What I can do, today on Friday, is shake my head over the Peace Prize for Al Gore. Whose idea was that? I mean, come on, this guy is kind of responsible for the mess in Iraq and the concurrent resurgence of al Qaida by losing an unlosable election to George Bush. Without his incompetence on the campaign trail, the excesses of the current American administration wouldn't throw the world in disarray.

So he made a movie about global warming. Big effing deal. It was a summary of the known, and while it started a discussion, it didn't really contribute anything to it.

On the other hand – and on the bright side – there is no danger anymore that Al Gore will run for president again. Americans would never elect anyone so spectacularly endorsed by the international community.

Thursday, October 04, 2007

color of dumb

I noticed that I haven't used this space for ranting in quite a while. So here it goes:

The other day I saw an advertisement in the tube telling the habitually comatose commuter audience that recycling a water bottle instead of throwing it out gains enough energy to power a living room lamp for six hours. Or some such thing. I don't remember the numbers. I was half asleep myself.

The advertisement was for some plastic bottle maker trying to restyle itself as environmentally responsible. The characteristic I would have picked is devious because they didn't tell how much energy is saved by not buying a plastic bottle in the first place.

Anyway, this advertisement was only the second worst I've seen recently. The uncontested number one is, well, one, a company that's out to save the world, one wasteful plastic water bottle after another. The industry must really be hurting if they resort to such hyperbolic bullshit.

What is scary is that this pretending to be responsible has really taken off. Everyone is green these days, everyone is hugging trees and being good. Unsuspecting citizens are being dumbed into believing that powering your car with corn-derived ethanol does the environment good. Budget airlines all over Europe fight global warming by buying more planes and LiveEarth... I don't have to say anything about LiveEarth, do I? The color green has gone through a profound change in meaning lately.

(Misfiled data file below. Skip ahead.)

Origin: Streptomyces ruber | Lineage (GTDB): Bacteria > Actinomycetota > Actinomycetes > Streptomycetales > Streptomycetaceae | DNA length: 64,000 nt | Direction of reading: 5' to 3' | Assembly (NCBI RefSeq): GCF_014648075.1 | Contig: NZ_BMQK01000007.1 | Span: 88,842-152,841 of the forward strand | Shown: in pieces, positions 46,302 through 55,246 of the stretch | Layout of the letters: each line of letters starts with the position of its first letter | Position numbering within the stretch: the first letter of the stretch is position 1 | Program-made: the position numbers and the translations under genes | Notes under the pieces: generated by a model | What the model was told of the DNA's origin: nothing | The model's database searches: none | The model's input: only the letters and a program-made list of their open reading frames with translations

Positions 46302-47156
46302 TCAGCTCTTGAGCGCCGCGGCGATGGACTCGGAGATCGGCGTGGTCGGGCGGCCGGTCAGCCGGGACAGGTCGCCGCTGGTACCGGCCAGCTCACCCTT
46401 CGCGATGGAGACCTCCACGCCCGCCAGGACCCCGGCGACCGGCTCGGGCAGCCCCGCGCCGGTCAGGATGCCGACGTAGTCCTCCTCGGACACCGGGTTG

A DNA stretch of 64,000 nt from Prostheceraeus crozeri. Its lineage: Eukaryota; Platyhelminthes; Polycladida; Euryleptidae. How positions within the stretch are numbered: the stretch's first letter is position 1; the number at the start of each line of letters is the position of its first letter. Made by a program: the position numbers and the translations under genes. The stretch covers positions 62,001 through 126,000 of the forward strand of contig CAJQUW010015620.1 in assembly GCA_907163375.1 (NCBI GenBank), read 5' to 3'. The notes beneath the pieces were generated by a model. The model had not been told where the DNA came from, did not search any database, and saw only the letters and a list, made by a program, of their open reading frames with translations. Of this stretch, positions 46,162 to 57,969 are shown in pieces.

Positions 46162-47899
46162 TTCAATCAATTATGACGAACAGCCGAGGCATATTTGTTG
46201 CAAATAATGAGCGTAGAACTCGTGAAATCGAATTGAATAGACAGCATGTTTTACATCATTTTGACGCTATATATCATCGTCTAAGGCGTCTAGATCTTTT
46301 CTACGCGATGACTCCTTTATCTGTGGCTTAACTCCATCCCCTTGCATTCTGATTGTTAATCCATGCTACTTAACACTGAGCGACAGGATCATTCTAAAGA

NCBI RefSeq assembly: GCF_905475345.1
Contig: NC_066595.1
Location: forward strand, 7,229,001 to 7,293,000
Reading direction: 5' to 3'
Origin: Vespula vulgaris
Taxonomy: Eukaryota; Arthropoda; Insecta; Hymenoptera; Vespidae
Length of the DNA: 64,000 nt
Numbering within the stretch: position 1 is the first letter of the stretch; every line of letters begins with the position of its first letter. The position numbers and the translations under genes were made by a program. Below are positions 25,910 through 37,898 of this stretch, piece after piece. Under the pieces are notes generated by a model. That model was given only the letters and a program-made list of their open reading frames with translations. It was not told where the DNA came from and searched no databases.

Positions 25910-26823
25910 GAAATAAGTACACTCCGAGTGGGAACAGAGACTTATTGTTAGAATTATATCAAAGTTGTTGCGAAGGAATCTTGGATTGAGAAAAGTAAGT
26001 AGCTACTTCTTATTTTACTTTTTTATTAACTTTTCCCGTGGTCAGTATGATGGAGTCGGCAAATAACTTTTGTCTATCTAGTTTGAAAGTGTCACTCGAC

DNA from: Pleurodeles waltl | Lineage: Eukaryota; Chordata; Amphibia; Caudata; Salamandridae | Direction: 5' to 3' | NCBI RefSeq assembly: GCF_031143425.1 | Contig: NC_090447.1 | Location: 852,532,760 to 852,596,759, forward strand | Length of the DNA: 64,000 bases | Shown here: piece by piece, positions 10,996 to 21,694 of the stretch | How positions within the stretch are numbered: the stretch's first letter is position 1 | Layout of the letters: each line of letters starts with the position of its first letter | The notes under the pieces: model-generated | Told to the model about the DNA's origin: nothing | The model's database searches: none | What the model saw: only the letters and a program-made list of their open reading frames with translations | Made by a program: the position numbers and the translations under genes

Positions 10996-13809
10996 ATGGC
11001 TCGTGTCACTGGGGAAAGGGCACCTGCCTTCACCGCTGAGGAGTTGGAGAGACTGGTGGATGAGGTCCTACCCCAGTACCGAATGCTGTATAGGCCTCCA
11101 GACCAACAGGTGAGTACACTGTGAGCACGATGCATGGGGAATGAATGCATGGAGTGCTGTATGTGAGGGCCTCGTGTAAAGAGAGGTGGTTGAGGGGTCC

I ride my bike to work, but only because it's fastest. If a Hummer H1 would get me there quicker, I might consider it. I drink tap water because I already carry enough when I go shopping. I don't own a car because I don't need one, and I liberally fly across Europe in search of old friends and a good time. I care for the environment, but please don't call me green. Not these days anyway.

Wednesday, October 03, 2007

et toi, thomas?

Thomas Friedman, the New York Times columnist with a convincing solution for every problem in the world, is my favorite anti-hero. Most of the time, I disagree with what he has to say. He is too sure about his ways, too convinced of his genius, and too confident of the infallibility of his points. He is pedantic, patronizing and pontificating. Often, he is wrong.

But he does his homework most of the time, he researches before he writes, his opinions are invariably entangled with facts. I like to argue, and it's hard to argue with someone who seems to have the facts on his side. I am forced to read, question and research for myself. Keeps my mind on its toes and me informed on current affairs.

In the one Thomas Friedman book I own, a collection of columns spanning the weeks leading up to and the months after 9/11 (*), he claims that he is free to say whatever he wants. His editor advises only on linguistic and stylistic questions. Or not at all, as it turns out. His latest, about the dark machinations of Toyota lobbying, has a title that makes anyone who is only remotely linguistically inclined wince with pain. Not only is it grammatically incorrect, but what's the point of using French when talking about a Japanese automaker?

On the other hand, the revelation (to me anyway – not a topic I necessarily care about) of Toyota's lobbying efforts and speculation that it's all a ploy to steer the Big Three towards bankruptcy faster is quite interesting.

(*)  Just the other day, he was sort of looking back on 9/11 and calling desperately (and in a uniquely self-flagellating way) for Americans to look forward. More power to him, in that case.

ps.  And how cool is the New York Times jiffy that, upon double clicking of a word, pops up a window with a vast dictionary entry of that word. Click yourself smart.